Laura is an early career researcher investigating the connections between technology, gender, politics, and aesthetics in the city in late-Victorian, Edwardian, and Modernist literature. Her doctoral research on literary responses to the electrification of London at the end of the nineteenth and beginning of the twentieth centuries was funded by a Doctoral Fellowship from the Social Sciences and Humanities Council of Canada. She completed her D.Phil. in English Literature at St Anne's College at the University of Oxford in December 2015.
She is currently an Assistant Professor at Queen's University, Canada, where she is teaching an upper-year undergraduate seminar on British Elegy and Memoir, 1919–1939, and a graduate seminar for M.A.s and first-year PhDs on Modernism and Satire. She has previously taught an upper-year undergraduate lecture course on Modernist Poetry and Prose, and upper-year undergraduate seminar on T. S. Eliot and Virginia Woolf, and a graduate seminar for M.A.s and first-year PhDs the British Novel after 1910 at Queen's University in the 2015–2016 academic year. Since 2012, she has developed and taught courses in Victorian (1832-1910) and Modern (1910 to present day) literature for both Final Honour Schools students and visiting students at St Anne's College, Oxford.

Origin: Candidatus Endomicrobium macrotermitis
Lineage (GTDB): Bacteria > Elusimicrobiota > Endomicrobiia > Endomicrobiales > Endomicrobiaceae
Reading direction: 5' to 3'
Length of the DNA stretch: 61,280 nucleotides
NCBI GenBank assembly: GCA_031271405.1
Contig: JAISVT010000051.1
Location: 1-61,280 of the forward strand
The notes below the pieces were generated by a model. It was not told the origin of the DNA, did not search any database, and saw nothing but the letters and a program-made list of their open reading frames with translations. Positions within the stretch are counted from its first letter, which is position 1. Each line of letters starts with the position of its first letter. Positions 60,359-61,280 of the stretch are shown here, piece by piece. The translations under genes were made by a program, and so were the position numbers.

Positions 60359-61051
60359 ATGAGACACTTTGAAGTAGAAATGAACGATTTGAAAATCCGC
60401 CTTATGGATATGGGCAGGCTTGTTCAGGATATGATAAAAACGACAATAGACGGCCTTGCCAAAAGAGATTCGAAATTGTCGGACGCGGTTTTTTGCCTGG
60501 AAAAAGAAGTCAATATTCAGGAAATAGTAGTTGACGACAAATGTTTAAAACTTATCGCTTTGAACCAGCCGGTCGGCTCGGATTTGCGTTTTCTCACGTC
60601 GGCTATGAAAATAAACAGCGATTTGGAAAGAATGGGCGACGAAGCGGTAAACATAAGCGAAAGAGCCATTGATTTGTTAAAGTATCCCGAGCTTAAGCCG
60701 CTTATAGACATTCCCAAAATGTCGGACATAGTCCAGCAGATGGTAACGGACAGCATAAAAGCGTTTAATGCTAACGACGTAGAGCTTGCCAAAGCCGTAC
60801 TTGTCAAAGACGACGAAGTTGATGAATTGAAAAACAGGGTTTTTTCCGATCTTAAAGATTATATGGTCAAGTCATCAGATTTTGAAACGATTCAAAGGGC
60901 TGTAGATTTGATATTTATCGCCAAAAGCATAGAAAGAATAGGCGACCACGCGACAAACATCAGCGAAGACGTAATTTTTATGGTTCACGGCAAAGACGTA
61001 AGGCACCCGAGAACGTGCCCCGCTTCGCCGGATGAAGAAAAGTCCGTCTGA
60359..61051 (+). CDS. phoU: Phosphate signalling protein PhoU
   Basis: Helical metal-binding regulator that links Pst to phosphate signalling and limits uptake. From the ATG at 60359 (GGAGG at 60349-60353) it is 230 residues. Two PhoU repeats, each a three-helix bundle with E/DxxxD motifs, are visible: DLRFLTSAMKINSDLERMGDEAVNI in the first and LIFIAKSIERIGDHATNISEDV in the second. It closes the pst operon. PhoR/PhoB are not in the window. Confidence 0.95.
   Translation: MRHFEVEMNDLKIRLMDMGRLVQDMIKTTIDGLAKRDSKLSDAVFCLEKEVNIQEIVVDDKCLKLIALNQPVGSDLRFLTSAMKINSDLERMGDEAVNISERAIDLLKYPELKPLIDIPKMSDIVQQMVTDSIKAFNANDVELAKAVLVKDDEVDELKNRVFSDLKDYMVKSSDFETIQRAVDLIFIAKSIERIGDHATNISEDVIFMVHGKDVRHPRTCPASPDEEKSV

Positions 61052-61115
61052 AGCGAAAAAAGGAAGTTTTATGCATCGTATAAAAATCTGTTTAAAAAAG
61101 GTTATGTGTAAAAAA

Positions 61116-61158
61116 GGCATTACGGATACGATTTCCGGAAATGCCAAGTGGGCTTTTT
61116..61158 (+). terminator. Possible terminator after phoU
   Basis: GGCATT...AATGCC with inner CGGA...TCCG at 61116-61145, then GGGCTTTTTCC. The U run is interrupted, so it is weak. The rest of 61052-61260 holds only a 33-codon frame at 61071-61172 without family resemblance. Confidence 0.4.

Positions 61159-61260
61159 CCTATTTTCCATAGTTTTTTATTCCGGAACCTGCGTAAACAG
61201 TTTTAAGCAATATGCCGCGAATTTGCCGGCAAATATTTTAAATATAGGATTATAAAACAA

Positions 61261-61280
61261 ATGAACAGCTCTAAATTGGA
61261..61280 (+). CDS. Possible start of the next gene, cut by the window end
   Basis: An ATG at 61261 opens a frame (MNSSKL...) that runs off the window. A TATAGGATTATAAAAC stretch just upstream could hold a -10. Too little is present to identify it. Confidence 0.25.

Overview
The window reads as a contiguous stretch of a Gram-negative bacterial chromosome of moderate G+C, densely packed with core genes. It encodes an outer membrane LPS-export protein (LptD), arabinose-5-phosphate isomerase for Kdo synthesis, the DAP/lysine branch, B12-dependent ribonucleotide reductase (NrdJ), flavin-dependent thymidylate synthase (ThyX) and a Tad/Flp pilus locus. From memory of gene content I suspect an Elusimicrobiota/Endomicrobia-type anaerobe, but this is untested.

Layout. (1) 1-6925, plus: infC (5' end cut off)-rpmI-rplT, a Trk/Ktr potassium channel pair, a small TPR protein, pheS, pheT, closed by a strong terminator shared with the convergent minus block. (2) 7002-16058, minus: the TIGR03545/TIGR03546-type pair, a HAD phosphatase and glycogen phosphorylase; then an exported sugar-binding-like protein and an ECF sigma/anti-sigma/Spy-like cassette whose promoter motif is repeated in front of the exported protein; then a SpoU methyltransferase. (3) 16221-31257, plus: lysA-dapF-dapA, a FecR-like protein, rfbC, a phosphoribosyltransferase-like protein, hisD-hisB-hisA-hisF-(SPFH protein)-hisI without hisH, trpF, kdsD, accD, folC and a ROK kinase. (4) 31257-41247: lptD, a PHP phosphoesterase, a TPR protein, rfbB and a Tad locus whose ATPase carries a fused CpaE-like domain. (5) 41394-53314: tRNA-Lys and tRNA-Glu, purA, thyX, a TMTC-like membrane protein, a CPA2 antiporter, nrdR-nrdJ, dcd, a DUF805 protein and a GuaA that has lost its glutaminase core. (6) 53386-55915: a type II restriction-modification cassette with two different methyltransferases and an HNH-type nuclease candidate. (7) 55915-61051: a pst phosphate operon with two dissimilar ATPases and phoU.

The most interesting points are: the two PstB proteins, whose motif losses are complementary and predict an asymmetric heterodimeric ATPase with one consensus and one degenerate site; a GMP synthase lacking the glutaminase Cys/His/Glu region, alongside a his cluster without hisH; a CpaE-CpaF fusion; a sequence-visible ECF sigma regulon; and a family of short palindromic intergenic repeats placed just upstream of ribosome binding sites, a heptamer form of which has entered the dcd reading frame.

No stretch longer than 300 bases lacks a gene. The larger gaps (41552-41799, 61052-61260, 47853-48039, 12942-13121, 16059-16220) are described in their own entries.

In 2014, she was Editor-in-Chief of the Oxonian Review – an online bi-weekly publication that features essays and reviews of recently published work in literature, politics, history, science and the arts – with which she had been involved since 2012.
She currently lives in Kingston, Ontario.
In a real, dark night of the soul, it is always three o’clock in the morning,
(F. Scott Fitzgerald)